Use large dense fleshed tomatoes with a good flavour, if you can find them. I used one of our Brad’s Black Hearts which weighed exactly 400 grams and it’s really tasty. It also has thin skin so you don’t end up with lots of bits of tomato skin in the pumpkin stew.
If you don’t have fresh tomatoes, use a 400 grams (15oz) tin of chopped tomatoes instead.
Cook your own beans from dried. I used a tin of borlotti beans in this instance, but if you cook your own, your pumpkin stew will be even tastier. You need 240 grams of cooked beans for this recipe. So you’ll need 120 grams of dried borlotti beans.
If you want a one hundred percent plant-based pumpkin stew, check that your wine is vegan friendly. Most of them aren’t.
Shred Cavolo Nero
Finally, shred the cavolo nero as finely as you can and add to the pan. Clamp the lid back on and simmer for a further ten minutes.
Stick a knife in the squash to check if it’s tender. If you think a bit more cooking is required, carry on for a bit longer. We quite like a bit of chew to our kale, but if you don’t you might want to continue cooking for a few more minutes.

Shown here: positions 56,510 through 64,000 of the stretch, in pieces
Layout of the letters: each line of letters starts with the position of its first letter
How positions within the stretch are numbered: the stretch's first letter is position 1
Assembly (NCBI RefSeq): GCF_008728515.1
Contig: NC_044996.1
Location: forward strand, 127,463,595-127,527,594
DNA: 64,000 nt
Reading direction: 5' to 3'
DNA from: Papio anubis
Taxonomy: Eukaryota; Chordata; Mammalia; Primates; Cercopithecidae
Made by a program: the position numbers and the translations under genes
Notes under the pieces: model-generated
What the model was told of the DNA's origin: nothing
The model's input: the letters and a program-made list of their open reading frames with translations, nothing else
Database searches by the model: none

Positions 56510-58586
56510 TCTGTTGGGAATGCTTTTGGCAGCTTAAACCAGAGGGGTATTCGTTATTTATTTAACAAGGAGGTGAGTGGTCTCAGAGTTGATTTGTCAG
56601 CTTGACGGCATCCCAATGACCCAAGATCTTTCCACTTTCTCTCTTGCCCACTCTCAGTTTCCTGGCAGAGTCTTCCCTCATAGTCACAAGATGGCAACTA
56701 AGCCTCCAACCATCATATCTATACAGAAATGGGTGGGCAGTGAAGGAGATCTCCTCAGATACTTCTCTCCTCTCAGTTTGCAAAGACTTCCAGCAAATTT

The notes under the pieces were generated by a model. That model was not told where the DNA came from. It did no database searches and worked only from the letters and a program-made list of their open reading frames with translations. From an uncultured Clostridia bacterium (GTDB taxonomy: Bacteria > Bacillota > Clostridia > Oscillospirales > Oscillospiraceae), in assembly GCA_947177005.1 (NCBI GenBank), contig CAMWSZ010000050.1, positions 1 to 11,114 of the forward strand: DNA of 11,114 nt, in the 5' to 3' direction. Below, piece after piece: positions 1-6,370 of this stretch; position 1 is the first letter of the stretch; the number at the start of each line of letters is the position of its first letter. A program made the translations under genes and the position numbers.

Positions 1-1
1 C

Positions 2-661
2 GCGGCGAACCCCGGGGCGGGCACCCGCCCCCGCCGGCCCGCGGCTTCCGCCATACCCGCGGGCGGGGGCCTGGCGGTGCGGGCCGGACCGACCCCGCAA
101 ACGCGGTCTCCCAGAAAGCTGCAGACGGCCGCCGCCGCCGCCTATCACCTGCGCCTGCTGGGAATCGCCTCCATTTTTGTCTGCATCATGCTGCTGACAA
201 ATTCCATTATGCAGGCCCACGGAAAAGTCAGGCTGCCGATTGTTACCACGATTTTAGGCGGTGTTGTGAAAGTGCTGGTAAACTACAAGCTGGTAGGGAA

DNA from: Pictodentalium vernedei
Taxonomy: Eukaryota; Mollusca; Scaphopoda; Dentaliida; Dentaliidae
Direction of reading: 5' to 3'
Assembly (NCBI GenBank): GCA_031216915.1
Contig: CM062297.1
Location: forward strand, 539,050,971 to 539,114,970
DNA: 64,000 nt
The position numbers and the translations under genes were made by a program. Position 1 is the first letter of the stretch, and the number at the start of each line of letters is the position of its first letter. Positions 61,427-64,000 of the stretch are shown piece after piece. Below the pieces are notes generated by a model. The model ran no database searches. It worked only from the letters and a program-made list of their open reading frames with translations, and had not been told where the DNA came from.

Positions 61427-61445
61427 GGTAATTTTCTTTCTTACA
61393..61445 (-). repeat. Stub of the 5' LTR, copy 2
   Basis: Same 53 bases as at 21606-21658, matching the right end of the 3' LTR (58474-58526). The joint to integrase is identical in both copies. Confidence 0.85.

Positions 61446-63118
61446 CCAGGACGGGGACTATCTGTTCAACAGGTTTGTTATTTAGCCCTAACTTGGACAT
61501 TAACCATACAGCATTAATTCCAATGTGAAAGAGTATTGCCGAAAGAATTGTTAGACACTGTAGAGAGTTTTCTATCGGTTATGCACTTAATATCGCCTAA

Check for seasoning. If you think it needs more salt, add some and give it a good stir. I like a bit of ground black pepper too.
Ladle into bowls and serve with crusty bread. Enjoy.
Pumpkin Stew: Change It Up
If you’re anything like me, you’ll want to adapt this pumpkin stew recipe to suit your own tastes and what ingredients you have available to use. Here are a few ideas to get you started.
Try farro or other whole wheat berries instead of pot barley. Pearl barley works too, it’s just not as nutritious as pot barley.
If you’re after something gluten-free though, go with rice. Just like wheat, barley contains gluten. Short grain brown rice is best for this dish.